To receive credit for this online training, please fill out the form here.

Monday, June 20, 2016

Reading and Brain Development



Have you ever wondered what is going on inside children's heads when they are reading?  Or when they are learning to read? Jennifer Gray, Ph.D., assistant professor of education at Marymount University, discussed reading and brain development at the most recent TRC volunteer seminar on May 18. 

Many parts of the brain are involved in reading, requiring rapid-fire coordination of centers involving speech, hearing, vision, language, concentration, motor control, facial recognition and coordination.  This video illustrates how the brain works to create the miracle of reading.

How does the human brain development affect reading ability? Harvard University's Center on the Developing Child has identified three core concepts in brain development.

Experiences build brain architecture. 

The experience of reading and being read to builds and strengthens synapses and creates connections across different parts of the brain. Life experiences also build those connections. When we include hands-on activities at a Read-Aloud to build enthusiasm and background knowledge, we're also building brains.

Video #1 from the Center on the Developing Child at Harvard University explains how life experiences stimulate brain development, allowing different parts of the brain to communicate more easily.

At our training, Dr. Gray suggested the following hands-on activities to provide book-related experiences: 

  • Book Boxes containing items related to the story. Show them 
    A book box for Zin! Zin!
    Zin! A Violin contains items
    related to playing a
    violin like a violin string,
     rosin and sheet music.
    one by one to help the kids guess what the story is about.
  • Sensory bins, buckets or bags contain items related to a story. Let the kids touch these items, in covered containers so they can't see them, and guess what they are and how they relate to the story.
  • Scent bottles engage the sense of smell. Place items with strong fragrances in a closed bottle. Let kids smell the open bottle and guess what the smell is and how it relates to the story.
  • Finger plays
  • Manipulatives are anything related to the story that a child can hold. If you are reading a book about cooking, give the kids spoons, measuring cups and whisks to hold. 
  • Physically acting out concepts in a story

Hands-on activities work well at Read-Alouds because they can be completed quickly, they are aimed at developing conceptual knowledge, and they provide kids with the chance to use new vocabulary and to talk with the other kids.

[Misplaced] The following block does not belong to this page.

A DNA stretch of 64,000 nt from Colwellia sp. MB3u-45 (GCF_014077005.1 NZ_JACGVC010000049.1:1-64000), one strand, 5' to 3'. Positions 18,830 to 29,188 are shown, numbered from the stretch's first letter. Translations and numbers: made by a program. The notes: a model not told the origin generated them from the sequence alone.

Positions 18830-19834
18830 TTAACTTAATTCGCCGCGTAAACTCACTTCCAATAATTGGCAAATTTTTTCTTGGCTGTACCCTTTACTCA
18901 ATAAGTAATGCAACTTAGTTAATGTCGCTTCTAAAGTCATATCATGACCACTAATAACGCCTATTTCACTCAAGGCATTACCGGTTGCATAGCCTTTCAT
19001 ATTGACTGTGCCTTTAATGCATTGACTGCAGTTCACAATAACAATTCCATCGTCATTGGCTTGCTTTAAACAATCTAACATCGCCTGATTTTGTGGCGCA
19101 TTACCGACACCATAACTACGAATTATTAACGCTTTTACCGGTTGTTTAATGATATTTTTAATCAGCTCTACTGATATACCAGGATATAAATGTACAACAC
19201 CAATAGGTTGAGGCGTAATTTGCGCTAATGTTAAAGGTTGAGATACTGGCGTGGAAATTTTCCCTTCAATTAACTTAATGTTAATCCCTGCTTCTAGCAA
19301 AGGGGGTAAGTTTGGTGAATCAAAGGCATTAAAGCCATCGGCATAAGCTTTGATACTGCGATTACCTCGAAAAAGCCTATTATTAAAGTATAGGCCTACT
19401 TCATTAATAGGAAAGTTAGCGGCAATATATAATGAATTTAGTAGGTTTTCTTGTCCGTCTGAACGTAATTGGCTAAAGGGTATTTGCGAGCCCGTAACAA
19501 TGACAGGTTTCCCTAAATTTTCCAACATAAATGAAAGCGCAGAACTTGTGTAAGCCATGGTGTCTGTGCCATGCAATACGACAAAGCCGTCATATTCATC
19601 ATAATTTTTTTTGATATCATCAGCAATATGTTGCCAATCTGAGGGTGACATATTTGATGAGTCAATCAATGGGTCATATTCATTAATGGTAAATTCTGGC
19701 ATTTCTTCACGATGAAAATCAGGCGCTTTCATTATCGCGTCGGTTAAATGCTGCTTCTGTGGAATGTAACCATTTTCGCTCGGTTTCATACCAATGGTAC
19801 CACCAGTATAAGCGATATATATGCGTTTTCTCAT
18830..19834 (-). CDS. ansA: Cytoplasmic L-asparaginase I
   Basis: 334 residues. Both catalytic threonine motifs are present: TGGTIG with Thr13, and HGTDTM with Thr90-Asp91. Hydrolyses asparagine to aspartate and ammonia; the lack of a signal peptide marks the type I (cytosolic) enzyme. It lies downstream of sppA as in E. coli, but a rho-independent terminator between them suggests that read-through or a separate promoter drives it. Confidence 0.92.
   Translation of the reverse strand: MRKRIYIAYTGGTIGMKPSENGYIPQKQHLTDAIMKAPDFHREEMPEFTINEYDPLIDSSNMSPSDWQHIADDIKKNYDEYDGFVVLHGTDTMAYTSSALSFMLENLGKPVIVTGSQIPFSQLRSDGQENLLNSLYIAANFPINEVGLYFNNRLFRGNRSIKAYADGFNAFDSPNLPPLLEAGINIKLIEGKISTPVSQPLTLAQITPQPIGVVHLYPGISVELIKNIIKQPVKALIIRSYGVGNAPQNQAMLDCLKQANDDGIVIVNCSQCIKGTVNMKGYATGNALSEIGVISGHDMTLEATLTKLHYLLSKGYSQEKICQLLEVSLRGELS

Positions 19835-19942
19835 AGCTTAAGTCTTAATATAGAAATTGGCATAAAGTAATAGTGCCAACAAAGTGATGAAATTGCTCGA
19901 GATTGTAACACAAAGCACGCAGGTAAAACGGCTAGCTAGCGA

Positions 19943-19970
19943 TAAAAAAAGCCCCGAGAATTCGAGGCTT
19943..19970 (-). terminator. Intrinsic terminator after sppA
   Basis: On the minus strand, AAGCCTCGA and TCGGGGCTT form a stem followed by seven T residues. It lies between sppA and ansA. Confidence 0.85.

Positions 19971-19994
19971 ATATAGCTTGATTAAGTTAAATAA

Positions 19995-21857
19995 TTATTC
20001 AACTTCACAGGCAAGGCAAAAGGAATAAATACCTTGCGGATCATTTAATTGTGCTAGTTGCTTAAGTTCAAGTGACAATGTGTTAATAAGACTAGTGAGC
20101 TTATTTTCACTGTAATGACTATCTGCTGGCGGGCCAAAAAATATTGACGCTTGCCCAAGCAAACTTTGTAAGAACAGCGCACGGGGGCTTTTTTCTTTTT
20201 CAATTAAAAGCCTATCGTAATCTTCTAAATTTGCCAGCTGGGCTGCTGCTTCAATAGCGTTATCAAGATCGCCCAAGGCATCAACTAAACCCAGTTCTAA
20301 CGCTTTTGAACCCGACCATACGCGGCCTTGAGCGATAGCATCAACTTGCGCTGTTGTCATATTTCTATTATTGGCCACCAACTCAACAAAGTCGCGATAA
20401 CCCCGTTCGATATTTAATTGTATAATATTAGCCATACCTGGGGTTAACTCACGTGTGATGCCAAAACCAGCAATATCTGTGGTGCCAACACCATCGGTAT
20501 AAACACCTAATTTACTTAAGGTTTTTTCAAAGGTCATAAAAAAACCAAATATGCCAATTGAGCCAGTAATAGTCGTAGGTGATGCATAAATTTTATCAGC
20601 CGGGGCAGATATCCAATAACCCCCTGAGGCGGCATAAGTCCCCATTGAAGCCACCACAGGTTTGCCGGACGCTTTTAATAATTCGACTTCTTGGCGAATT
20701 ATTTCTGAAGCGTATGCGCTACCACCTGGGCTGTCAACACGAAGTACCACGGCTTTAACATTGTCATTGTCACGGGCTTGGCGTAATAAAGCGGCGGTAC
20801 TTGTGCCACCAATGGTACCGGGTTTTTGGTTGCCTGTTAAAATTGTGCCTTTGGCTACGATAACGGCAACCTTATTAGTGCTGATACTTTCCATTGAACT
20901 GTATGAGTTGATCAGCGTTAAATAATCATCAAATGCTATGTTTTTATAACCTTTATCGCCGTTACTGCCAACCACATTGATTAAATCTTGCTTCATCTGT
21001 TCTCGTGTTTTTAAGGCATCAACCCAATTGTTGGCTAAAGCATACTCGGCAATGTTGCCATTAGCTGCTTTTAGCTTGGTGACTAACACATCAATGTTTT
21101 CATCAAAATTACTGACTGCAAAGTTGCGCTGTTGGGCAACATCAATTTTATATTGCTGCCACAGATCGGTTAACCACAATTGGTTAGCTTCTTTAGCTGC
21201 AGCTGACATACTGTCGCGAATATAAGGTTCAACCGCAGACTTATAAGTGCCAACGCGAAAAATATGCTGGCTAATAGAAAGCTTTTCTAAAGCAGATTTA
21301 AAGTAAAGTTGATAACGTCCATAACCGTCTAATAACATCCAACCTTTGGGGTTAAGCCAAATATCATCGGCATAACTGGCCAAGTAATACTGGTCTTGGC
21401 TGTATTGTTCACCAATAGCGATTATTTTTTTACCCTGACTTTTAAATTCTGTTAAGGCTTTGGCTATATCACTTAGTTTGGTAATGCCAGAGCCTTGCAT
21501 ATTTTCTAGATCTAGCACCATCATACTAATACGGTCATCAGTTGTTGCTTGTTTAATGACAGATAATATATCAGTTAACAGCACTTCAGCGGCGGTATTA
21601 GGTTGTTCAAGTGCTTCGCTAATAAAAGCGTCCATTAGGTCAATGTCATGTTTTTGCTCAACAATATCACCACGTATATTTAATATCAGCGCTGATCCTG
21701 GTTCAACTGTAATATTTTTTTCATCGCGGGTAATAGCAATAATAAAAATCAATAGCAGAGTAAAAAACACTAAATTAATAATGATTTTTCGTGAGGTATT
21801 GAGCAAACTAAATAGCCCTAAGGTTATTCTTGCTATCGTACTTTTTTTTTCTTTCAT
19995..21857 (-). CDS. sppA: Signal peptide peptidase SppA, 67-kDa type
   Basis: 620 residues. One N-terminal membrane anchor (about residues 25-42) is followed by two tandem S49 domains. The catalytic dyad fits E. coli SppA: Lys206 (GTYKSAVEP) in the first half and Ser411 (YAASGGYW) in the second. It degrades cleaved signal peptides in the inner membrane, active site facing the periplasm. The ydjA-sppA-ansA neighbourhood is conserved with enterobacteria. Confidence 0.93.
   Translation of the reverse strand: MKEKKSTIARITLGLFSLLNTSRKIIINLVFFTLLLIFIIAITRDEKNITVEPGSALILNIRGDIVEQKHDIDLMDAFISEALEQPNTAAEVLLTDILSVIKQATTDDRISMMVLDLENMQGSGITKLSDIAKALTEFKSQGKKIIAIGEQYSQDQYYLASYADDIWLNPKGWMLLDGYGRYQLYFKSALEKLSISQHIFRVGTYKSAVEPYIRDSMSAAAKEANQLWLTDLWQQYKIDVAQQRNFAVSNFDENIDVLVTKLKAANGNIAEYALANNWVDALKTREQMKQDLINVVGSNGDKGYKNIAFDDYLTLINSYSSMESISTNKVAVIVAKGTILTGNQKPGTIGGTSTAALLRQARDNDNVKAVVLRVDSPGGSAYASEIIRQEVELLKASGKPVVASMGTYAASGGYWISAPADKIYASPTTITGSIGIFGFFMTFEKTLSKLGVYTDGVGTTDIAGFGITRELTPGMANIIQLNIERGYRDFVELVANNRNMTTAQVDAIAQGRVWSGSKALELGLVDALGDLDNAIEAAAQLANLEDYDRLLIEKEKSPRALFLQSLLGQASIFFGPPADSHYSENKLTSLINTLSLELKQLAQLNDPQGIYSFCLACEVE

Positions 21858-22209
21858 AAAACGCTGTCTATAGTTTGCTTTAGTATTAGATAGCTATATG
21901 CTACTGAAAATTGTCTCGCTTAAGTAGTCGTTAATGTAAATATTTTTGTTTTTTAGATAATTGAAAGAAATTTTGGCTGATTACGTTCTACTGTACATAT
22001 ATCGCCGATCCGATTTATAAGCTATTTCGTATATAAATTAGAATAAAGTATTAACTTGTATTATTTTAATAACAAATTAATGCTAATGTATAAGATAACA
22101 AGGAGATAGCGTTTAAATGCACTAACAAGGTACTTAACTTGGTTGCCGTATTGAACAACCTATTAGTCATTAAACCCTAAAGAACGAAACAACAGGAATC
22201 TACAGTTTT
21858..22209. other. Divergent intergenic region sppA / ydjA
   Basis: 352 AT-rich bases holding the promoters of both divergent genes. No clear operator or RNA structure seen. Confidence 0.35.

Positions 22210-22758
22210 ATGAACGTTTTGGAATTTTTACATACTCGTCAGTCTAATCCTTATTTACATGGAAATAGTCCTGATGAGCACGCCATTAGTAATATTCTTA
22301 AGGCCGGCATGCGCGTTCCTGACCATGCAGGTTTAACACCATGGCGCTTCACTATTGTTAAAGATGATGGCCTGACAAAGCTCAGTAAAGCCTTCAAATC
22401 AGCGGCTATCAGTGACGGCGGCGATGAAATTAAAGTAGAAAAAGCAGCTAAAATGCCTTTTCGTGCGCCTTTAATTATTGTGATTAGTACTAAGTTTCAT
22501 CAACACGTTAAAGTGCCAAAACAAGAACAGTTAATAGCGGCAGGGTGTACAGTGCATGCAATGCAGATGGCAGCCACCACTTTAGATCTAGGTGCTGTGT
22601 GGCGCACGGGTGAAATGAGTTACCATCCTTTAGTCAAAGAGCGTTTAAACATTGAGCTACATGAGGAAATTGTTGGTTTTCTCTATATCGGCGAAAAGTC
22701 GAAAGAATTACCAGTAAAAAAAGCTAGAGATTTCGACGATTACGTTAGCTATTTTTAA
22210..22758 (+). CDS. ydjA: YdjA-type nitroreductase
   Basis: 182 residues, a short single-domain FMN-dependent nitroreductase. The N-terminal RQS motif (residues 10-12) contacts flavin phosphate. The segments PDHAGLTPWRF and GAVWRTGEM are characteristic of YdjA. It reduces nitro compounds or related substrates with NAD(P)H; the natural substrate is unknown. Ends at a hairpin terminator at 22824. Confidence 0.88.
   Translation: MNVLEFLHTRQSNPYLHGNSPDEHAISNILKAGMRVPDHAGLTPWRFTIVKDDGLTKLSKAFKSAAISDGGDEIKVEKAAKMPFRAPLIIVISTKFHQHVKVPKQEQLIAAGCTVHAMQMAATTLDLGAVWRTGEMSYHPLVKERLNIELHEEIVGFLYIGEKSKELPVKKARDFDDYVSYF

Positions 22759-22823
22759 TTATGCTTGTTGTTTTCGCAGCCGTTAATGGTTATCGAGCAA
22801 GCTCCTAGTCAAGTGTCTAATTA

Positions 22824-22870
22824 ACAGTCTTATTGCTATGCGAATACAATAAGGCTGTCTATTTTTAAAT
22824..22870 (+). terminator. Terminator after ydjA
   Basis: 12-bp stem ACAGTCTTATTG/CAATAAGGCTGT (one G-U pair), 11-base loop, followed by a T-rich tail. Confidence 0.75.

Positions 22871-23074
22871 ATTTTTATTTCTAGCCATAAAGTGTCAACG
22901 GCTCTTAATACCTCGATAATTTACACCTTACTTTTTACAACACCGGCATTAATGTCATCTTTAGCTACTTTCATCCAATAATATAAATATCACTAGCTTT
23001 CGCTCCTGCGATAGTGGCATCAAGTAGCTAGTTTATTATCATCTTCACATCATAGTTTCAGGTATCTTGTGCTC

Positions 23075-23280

"Serve-and-return" shapes brain circuitry. 
The brain develops through interaction. When a baby coos and a caregiver smiles and answers the baby, the baby's brain circuitry is strengthened. When you ask a child a question, listen to his answer and respond, you are strengthening connections in his brain. Video #2 on the Center on the Developing Child website explains how this process works for literacy development.

Dr. Gray suggested the following "serve-and-return" activities to support healthy reading brain development:
  • Model making predictions before and during reading and encourage kids to do so.
  • Choose texts that employ "call-and-response" or other features that encourage participation.
  • Ask questions before, during and after reading and give kids opportunities to “turn and talk” with peers. Allow kids to BOTH ask and answer questions.
  • Encourage the kids to use props, manipulatives and physical responses like clapping or snapping during reading.

Toxic stress derails healthy brain development.
When a child experiences prolonged exposure to unrelenting stress, such as extreme poverty or neglect, her body's stress management system becomes overtaxed. Without relief, eventually her body will remain in a state of high alert, even when no threat is apparent. This constant flood of adrenaline and other hormones can weaken the architecture of the developing brain, affecting learning, behavior, and physical and mental health. Video #3 shows how toxic stress affects the brain.

One of the areas of development significantly affected by toxic stress is executive function -- a child's ability to regulate his responses to situations and behavior and to make decisions. This video explores executive function in kids. Kids whose executive function has been affected by toxic stress may demonstrate problems with acting out, impulse control or following directions.


When working with at-risk kids, it is useful to remember that their behavior may reflect the impact of toxic stress on their brain and executive function development. To compensate, you can include lots of opportunities for physical engagement, be consistent and give simple one- or two-step directions.  These will help support their ability to participate fully in the Read-Aloud.

The experiences and conversations kids have shape their brains and directly affect their reading development. By choosing to include hands-on experiences and conversation in your Read-Aloud, you are building kids' brains and positive associations with books and reading.

To receive credit for this online training, please fill out the form here.